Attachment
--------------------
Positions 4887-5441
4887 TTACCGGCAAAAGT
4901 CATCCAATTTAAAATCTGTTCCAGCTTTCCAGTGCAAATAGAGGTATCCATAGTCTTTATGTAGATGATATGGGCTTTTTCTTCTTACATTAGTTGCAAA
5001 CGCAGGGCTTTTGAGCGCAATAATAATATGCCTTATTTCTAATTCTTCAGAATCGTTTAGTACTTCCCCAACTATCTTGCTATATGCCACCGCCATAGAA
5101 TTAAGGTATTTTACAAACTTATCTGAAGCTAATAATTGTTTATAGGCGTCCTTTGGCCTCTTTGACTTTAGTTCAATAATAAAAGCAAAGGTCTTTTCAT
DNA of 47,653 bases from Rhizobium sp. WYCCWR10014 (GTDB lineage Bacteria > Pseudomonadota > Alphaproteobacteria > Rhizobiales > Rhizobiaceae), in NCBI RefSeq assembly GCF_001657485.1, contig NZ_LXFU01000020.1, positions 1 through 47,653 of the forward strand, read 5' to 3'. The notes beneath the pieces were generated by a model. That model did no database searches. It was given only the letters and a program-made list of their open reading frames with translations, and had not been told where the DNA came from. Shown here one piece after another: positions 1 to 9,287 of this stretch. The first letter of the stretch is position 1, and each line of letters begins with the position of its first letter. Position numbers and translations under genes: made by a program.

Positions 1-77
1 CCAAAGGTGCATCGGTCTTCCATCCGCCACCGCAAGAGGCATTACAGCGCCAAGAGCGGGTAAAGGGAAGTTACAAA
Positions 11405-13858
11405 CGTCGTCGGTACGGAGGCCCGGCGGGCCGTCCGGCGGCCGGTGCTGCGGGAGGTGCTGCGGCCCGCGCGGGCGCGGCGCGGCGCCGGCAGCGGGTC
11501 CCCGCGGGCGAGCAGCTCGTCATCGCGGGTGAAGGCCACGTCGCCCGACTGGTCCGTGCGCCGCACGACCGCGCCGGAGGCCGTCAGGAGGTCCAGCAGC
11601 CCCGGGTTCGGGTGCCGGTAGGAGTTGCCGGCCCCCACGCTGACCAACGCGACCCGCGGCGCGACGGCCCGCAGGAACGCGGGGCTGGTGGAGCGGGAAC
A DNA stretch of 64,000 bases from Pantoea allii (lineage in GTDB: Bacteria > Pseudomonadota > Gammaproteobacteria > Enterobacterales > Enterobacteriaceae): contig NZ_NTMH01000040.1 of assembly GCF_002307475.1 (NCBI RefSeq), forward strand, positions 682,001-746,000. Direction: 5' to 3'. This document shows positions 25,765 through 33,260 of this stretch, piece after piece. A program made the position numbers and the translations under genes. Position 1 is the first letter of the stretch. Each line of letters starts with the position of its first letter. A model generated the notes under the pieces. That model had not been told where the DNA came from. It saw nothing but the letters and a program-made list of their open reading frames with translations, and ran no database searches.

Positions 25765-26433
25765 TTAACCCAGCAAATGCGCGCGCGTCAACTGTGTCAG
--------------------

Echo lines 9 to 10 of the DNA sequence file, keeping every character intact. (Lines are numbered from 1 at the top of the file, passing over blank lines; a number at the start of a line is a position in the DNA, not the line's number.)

Positions 11405-13858
11405 CGTCGTCGGTACGGAGGCCCGGCGGGCCGTCCGGCGGCCGGTGCTGCGGGAGGTGCTGCGGCCCGCGCGGGCGCGGCGCGGCGCCGGCAGCGGGTC